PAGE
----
So, rebuilding that gave me something to do for a couple of days. I probably took this apart and put it together about 50 times. I think it might be okay for a while, but I'm annoyed, and will probably need to buy a whole new starter unit.

I'm going to use good Dacron rope for the pull cord, and add it to the annual maintenance/replacement list.

 

 

After nearly two weeks, it's time to head back to La Paz for some repairs and provisioning, and then get ready to head south to Puerta Vallarta.

The fishing luck returned on the way back to the Ensenada Grande anchorage, and we caught two Bonito Tuna. They really aren't that great to eat, but what the heck. It's protein.

They're really aggressive.

 

 

After spending three days in that small cove in San Evaristo, we were tired of close anchorages. Here's the radar picture of Ensenada Grande. We dropped the hook smack in the middle, in 30 feet of water, set up with 180 feet of chain, and slept well knowing that the nearest rock was 600 feet away.

 

 

 

 

Oh, wow....

On the way back, we ran into two juvenile whales playing in the sun.

We spent about an hour getting closer and closer, very slowly, and eventually were pacing them for over an hour as they broached and played only 60 feet off the port side. I was careful not to get too close, and am thankful that we had an entire hour to slowly work our way near.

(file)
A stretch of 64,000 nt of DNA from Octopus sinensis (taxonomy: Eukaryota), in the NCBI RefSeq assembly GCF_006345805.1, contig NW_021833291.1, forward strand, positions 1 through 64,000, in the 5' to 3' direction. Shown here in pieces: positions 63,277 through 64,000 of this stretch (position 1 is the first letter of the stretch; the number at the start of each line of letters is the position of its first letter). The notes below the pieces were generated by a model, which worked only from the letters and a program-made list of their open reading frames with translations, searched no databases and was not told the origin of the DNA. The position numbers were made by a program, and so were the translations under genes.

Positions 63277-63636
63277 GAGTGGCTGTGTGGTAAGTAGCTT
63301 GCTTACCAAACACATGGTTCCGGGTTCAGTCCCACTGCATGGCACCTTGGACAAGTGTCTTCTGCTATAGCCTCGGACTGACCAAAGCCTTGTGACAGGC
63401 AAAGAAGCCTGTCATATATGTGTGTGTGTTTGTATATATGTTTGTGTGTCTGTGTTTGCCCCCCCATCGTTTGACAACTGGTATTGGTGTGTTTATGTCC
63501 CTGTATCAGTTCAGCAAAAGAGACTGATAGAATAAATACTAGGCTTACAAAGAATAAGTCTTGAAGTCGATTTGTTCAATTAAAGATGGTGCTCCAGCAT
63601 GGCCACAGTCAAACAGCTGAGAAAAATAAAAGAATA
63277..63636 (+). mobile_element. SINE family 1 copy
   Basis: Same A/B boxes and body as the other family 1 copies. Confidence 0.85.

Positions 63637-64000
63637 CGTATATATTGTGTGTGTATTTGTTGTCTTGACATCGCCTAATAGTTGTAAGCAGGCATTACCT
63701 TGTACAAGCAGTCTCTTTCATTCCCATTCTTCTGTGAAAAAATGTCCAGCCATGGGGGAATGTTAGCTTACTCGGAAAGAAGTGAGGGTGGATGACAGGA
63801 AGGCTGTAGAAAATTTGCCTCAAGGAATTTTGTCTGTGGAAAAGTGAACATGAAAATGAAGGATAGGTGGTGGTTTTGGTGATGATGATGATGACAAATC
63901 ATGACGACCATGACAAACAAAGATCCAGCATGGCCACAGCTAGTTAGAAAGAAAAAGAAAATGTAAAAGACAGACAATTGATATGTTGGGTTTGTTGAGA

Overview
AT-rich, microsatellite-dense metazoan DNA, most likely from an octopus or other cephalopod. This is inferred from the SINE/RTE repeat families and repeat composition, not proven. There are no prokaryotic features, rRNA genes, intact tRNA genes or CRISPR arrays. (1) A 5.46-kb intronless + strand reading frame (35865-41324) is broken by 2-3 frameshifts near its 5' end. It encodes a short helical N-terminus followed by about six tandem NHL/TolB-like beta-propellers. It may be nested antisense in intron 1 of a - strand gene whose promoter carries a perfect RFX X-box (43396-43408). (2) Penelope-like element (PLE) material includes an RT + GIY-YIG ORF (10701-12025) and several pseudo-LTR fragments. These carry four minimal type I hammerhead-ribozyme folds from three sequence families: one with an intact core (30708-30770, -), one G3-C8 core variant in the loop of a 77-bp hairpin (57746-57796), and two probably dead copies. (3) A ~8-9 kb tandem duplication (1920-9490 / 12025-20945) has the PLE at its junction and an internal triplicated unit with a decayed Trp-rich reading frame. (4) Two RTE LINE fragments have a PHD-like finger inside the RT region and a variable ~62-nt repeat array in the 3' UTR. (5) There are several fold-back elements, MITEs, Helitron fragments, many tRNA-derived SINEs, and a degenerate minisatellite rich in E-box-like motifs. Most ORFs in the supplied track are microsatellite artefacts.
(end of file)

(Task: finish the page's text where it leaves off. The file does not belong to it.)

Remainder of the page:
I took about 200 pictures of whales in the air, but at the moment this one looks best. (I've only spent three minutes looking through them.)

Click on the picture to get the original, and edit it to fit your computer screen format for a screen saver. Too cool. BTW, it's 3MB, but it's a cool picture.

 

 

By the way, you might have noticed that I've been saying 'we' on this page. I had new crew during the past few weeks.
Perhaps an Admiral pro tempore or something similar.

Much nicer than my previous crew experiences.
No testosterone issues.

I think this was a sunrise picture, or something.
Normally we're not wearing layers of fleece.

 

 

Anyway, here's a picture of the new moon.

It's like a Cheshire cat smile.

For some reason, I played The Beatles White Album during dinner. The last song on the album is "Good Night," so here are the lyrics:

Now it's time to say good night
Good night, sleep tight
Now the sun turns out his light
Good night, sleep tight
Dream sweet dreams for me
Dream sweet dreams for you

Close your eyes and I'll close mine
Good night, sleep tight
Now the moon begins to shine
Good night, sleep tight
Dream sweet dreams for me
Dream sweet dreams for you

Close your eyes and I'll close mine
Good night, sleep tight
Now the sun turns out his light
Good night, sleep tight
Dream sweet dreams for me
Dream sweet dreams for you

Good night, good night everybody
Everybody everywhere
Good night

 

Hey, see you next month.

Click on pictures to see them full size